Toni spends its time wisely focusing on the rural poor whose lives were unfolding just around the corner in affluent neighborhoods. Renoir grows the tension slowly between our characters which culminate in acts of sheer violence. Punctuating the emotional explosion are a series of close up shots that are in stark contrast to the naturalistic style carrying us along. It’s a startling and shocking moment, to say the least. While overshadowed by Renior’s later films there is no better time than now to rediscover these timeless themes.
Vital Disc Stats: The Blu-ray
Toni arrives on Blu-ray in a standard Criterion transparent case. An essay from Ginette Vincendeau and a piece by Renoir from a 1956 issue of Cahiers du Cinema can be found on a provided insert. The disc loads directly to the static Main Menu screen with typical navigation options in Criterion’s slider-style menu.
Toni makes the leap to HD thanks to a new 4k digital restoration presented here in 1080p with a 1.37:1 aspect ratio that looks very impressive. The image is mostly clean of dirt and debris, though some bits are pronounced at times. Contrast levels are solid giving the picture plenty of room to breathe between shadow and light. Grain levels look great allowing plenty of available detail to sing without drowning in it. Frame jumps occur frequently starting at the funeral sequence. Black levels are impressive here with a rich appearance allowing Renoir’s interior shots as well as his grandiose landscapes to have a robust depth. Grain texture is consistent throughout the feature. Clarity wanes from scene to scene but overall the presentation looks great with fine detail evident on costuming and interiors. Some outdoor scenes are blown out but still retain enough contrast and depth to be readable.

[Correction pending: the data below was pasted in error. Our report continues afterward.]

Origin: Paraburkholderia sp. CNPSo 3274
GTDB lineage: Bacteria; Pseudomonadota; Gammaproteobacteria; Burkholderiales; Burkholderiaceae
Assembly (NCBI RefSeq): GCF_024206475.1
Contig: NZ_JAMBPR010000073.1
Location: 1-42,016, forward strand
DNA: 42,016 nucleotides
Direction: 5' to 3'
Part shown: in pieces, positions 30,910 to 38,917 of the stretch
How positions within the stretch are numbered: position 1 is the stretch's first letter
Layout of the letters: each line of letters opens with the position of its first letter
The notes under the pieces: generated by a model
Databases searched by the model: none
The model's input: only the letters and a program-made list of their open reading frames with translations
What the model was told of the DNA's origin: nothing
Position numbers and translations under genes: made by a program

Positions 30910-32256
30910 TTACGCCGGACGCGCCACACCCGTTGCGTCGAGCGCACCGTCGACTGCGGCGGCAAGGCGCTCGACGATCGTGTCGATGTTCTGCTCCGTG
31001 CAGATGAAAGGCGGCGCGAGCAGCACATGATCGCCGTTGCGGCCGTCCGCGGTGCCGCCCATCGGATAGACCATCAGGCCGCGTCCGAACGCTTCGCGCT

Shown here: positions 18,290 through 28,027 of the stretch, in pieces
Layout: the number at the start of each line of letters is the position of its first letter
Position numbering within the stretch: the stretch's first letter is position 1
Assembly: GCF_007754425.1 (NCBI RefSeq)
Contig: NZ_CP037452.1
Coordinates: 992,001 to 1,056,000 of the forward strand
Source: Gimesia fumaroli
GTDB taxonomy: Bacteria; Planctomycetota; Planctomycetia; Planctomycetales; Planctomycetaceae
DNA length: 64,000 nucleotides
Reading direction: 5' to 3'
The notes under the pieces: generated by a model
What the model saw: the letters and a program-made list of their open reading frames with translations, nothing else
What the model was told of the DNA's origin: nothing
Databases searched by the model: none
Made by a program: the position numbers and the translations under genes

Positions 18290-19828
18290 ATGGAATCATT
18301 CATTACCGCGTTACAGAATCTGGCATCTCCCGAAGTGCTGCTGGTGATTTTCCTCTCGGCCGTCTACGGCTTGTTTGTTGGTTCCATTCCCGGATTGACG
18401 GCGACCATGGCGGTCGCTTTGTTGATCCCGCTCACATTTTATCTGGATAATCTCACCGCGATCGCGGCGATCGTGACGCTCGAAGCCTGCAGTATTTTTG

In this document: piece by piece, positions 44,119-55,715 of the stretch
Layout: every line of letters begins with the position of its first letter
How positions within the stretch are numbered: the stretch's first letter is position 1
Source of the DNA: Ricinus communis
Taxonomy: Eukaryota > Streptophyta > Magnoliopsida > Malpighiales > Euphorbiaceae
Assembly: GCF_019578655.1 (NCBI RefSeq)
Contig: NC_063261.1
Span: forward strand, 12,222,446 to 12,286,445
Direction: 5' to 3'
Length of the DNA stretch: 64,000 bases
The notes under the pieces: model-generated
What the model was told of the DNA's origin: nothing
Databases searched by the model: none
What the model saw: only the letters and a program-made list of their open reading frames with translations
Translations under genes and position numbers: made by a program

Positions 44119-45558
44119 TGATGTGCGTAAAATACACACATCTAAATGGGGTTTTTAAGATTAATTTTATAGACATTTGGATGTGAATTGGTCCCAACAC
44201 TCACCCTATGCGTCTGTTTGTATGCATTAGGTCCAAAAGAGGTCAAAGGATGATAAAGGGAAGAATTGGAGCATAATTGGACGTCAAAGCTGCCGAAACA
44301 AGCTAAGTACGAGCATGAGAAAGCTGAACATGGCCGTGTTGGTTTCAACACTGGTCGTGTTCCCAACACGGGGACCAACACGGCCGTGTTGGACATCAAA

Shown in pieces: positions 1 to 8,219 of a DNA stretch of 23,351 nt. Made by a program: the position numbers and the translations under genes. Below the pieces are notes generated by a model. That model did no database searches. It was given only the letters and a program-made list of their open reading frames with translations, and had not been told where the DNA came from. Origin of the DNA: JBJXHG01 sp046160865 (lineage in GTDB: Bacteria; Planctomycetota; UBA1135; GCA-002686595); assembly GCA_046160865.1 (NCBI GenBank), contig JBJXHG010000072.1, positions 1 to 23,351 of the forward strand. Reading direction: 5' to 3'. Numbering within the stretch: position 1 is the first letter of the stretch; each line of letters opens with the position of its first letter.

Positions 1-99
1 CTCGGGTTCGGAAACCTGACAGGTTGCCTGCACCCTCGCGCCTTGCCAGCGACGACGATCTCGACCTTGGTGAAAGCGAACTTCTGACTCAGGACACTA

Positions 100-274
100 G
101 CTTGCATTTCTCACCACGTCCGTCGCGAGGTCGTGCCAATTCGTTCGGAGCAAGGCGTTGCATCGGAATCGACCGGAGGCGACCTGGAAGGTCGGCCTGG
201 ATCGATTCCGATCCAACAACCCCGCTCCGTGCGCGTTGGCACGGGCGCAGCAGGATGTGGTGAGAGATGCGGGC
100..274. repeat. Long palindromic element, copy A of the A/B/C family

Criterion’s 1.37:1 aspect ratio opens up the frame quite a bit revealing more information than the previous home video release. That particular PAL DVD from 2006 showed a tighter crop though the image quality at the time revealed an outstanding presentation. It’s a no-brainer for those looking to upgrade.
Toni arrives on Blu-ray with a 24-bit PCM mono audio track in the original French language. Renoir’s film is dialogue-driven with some guitar scoring elements throughout which are restored nicely for this release. However, the antique audio recordings aren’t renewed without imperfections. Obvious pops occur between scene changes and some hiss is evident throughout. Dialogue and voices are clear enough to understand their inflections and tonal changes through the mono track.
While not boasting a long list of features, Criterion has provided some long-form featurettes here that are essential for lovers of Toni. I recommend starting with the commentary track before moving onto the Cineastes de Notre Temps program.
Toni may not be on the tongues of most audiences today but its creation took risks that inspired the New Wave and Neo-Realism films. Renoir's unglamorous tale of immigrant laborers traveling for work is as relevant then as it is today. Not to mention the trials of love, loss, and having your boss steal yo girl. The Criterion Collection has resurrected a hidden gem and provided a solid A/V presentation and enough bonus features to please any cinephile. Recommended.